Kristin Murphy, KSL, File

Republican David Leavitt to challenge Utah AG Sean Reyes

By Dennis Romboy, KSL | Posted - Mar. 17, 2020 at 3:34 p.m.


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SALT LAKE CITY — Promising to reform the criminal justice system, Utah County Attorney David Leavitt has turned his eyes toward the state’s top law enforcement job.

Leavitt, a Republican, announced in a Facebook video that he will challenge GOP Attorney General Sean Reyes.

Utah County, Leavitt said, has made great strides toward fixing a “broken” criminal justice system since he took office in 2019.

“But one thing has become clear to me in 14 short months, and that is while Utah County is a great place from which to change the criminal justice system, it isn’t the best spot. The most ideal spot is as the Utah attorney general,” he said.

Reyes, 49, also announced last Friday that he will seek reelection to the post he has held since 2013. He said his decision came after months of contemplation and prayer with his wife, Saysha, and his family.

“I’ve had opportunities to serve at the national level. But I’ve chosen to stay in Utah for a reason,” he said in a statement. “I want to continue my team’s momentum and success here in order to protect all Utahns, strengthen local economies and lessen human suffering.”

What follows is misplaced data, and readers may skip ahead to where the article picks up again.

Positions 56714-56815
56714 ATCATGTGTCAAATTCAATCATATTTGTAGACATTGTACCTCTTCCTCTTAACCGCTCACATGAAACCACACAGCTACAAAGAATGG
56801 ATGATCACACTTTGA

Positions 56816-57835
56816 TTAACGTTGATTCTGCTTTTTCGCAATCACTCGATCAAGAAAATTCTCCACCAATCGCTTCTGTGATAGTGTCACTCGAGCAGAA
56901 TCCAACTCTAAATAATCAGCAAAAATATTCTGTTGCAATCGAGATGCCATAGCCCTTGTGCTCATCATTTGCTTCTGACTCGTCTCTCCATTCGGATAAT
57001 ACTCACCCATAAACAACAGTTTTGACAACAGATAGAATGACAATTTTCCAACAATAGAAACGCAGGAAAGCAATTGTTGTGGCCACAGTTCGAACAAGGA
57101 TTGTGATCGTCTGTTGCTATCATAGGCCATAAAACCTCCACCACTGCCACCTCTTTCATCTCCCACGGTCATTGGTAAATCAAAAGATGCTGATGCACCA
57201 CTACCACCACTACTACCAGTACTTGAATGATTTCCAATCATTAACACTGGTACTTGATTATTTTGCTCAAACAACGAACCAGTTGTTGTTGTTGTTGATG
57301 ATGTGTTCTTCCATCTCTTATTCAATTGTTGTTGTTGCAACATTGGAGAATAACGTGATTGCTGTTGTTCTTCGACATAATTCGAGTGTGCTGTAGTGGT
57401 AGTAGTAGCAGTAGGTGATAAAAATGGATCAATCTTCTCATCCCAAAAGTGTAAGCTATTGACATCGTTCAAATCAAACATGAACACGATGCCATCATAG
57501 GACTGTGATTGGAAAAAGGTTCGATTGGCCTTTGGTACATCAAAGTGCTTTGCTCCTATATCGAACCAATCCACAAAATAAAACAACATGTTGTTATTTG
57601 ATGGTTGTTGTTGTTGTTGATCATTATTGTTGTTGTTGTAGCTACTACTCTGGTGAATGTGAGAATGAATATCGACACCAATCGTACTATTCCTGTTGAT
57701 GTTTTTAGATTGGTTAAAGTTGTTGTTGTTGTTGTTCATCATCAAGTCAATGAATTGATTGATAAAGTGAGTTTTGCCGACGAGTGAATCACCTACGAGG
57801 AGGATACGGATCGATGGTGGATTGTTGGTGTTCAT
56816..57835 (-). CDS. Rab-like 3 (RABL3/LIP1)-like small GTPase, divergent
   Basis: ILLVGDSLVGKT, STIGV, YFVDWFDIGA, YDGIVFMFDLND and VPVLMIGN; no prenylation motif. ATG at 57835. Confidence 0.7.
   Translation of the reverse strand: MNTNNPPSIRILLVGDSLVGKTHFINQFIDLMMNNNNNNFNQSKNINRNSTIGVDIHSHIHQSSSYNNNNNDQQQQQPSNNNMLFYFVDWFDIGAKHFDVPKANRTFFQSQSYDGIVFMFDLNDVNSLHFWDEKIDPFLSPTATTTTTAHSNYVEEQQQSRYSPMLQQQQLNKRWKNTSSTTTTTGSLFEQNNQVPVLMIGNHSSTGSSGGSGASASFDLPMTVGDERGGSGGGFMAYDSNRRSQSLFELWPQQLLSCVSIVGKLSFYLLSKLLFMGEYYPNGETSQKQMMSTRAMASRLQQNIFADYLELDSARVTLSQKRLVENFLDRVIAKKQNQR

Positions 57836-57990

Reyes has focused on finding solutions to the opioid epidemic, suicide, human trafficking, cybercrime and white-collar fraud.

Leavitt, 56, said his interest in the job is in putting himself in the position where he could most ably reform the system.

“In a nation that incarcerates more people than anywhere in the world, we have work to do,” he said. “Most of those are nonviolent offenders. We have done a poor job at trying to help these offenders come back into society.”

Leavitt said he believes he can help unite urban and rural counties adopting some of the innovations in Utah County, including a diversion program designed to not make criminals out of nonviolent drug offenders and provide them an opportunity to restart their lives.

“While some just need to be locked up, the vast majority of offenders need different options for punishment and rehabilitation,” he said.

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Dennis Romboy

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